Thread Starter

born2dive00

Joined Oct 24, 2016
285
Hello Crutschow good to see you again also.
The purpose of monitoring the engine position is 2 fold, as this will be operated remotely, I can see the throttle position in relation to the rpm so this will allow me to calculate fuel consumption as well as verify that the engine is running and not stalled. Also Crutschow the engine is very small 25cc, and I am adding a aftermarket EFI to it, but the TPS sensor that comes with it is too DAMN BIG! hence why I am asking about using a micro pot with a buck boost converter.

What is the purpose of monitoring the engine throttle position?
 
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Thread Starter

born2dive00

Joined Oct 24, 2016
285
@ Alec like this ?? Below is the snap shot of the configuration screen, The battery can be set to show volts, current, MAH used MAH available, and wattage. It can by default show the voltage of a battery, hence the reason I was thinking of using a pot as a TPS sensor.
pot as a TPS.png
If you are able to program the display purely as a voltmeter, then if a regulated (constant) voltage is applied across the potentiometer (i.e between the terminals shown as Vcc and ground, rather than connected as shown) the voltage between the wiper and ground would be a measure of the wiper position. The values in this case that they wan you to fill in is volts.
bat tps.png
 

Thread Starter

born2dive00

Joined Oct 24, 2016
285
Alec or Crutschow
A friend of mine told me to use this but I am un sure how it will work as I need a rotational movement to get something to create a dynamic resistance value. Is he meaning to use this instead of a buck boost converter then connecting this with the pot???TPS.PNG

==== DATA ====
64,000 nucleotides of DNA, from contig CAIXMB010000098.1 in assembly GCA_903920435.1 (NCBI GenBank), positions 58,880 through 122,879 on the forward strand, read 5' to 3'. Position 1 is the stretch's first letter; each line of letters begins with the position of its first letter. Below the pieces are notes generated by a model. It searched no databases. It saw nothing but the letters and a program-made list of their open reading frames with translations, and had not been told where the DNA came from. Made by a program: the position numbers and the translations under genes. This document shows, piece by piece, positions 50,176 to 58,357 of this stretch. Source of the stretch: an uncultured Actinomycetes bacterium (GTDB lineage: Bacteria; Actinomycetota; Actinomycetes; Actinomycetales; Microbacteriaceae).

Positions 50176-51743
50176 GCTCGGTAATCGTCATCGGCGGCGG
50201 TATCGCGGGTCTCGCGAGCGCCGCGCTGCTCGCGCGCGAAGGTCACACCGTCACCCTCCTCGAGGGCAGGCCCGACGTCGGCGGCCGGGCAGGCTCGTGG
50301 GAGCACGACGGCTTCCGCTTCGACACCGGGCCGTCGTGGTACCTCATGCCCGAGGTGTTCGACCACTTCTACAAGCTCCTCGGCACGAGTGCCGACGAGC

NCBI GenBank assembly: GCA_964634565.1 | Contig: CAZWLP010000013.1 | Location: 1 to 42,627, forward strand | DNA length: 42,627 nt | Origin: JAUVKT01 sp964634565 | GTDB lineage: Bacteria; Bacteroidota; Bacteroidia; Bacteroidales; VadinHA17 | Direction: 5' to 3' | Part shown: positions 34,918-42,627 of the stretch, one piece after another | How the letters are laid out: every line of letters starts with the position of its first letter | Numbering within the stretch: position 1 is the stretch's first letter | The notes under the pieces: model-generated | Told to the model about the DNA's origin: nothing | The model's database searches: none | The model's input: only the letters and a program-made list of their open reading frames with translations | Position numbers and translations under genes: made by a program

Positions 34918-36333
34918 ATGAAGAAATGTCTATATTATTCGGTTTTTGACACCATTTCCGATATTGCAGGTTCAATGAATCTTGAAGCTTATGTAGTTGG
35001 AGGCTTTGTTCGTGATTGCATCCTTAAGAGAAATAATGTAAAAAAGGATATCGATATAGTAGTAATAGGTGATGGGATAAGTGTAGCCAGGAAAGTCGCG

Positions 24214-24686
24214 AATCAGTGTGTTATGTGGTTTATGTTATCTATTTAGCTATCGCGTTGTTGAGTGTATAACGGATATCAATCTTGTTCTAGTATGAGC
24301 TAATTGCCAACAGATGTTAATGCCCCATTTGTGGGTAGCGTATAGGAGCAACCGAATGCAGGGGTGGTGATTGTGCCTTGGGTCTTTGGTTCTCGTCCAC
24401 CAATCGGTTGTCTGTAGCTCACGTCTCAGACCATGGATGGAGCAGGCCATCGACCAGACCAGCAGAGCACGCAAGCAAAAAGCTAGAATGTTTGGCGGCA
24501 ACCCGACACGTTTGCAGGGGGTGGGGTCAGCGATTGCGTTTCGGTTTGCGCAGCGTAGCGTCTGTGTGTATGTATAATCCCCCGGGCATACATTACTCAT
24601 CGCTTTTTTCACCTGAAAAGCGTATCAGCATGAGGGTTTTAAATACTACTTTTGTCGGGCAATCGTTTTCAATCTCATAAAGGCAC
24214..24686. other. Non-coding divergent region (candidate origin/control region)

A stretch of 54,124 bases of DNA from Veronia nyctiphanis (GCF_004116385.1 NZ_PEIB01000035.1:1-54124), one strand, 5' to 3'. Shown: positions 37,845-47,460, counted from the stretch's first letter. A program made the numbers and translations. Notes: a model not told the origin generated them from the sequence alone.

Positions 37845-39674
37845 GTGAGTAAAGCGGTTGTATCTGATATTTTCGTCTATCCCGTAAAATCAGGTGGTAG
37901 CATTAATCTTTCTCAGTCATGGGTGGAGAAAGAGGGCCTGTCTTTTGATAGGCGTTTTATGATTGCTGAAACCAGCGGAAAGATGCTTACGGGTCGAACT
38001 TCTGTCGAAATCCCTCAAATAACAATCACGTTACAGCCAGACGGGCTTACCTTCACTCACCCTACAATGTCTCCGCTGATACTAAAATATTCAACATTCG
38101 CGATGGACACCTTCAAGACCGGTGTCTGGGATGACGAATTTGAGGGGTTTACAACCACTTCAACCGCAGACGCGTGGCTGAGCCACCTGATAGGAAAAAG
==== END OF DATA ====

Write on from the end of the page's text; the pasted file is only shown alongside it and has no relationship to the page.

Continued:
This
guy did pretty well checking the sensor. Note, he says at idle, the sensor does not read zero.

It should be nothing more than a potentiometer attached to a 5V reference.

Automotive sensors typically don't output 0V and they are what's called ratiometric. The A/D converter that measures the output is relative to the actual 5V voltage at the time of measurement. It could be 4.8 or 5.1 V at the time of measurement. In all cases 4.8 or 5.8 is read as 100%.
When starting the vehicle, the 5V supply could drop too. You also don't need to be concerned about the accuracy and temperature sependence of the reference voltage.

Using 1-5V also helps remove quantization errors. +-1 bit at 0V means your readings are varying +-100%. 1 bit at 1V is considerably less.
Assuming, say a 12 bit positive values only A/D converter. 2^11 full scale number of counts.
 

Reloadron

Joined Jan 15, 2015
4,582
Alec or Crutschow
A friend of mine told me to use this but I am un sure how it will work as I need a rotational movement to get something to create a dynamic resistance value. Is he meaning to use this instead of a buck boost converter then connecting this with the pot???View attachment 155856
Yeah, that is what he means but you want to look at the video which KISS was kind enough to post. The L4931-3.3 is a low dropout voltage regulator popular in some automotive applications. You do not get 5 volts out. This is the data sheet for the L4931 Very low drop voltage regulators with inhibit. Using a 5 Volt version would likely be a better choice. You apply the 5 volts to one leg of the TPS and ground to the other leg. The wiper is the TPS output which is passed on to your A/D converter. Note the typical voltages shown in the video. The idle was about 0.95 volt so that becomes 0.0% when you scale it and the wide open throttle voltage becomes 100% when you scale it. This is just a matter of how you scale your display.